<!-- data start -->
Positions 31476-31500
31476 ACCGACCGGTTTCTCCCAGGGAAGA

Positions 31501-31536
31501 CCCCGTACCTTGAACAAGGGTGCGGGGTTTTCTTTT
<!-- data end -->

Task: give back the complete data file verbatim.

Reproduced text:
Positions 31476-31500
31476 ACCGACCGGTTTCTCCCAGGGAAGA

Positions 31501-31536
31501 CCCCGTACCTTGAACAAGGGTGCGGGGTTTTCTTTT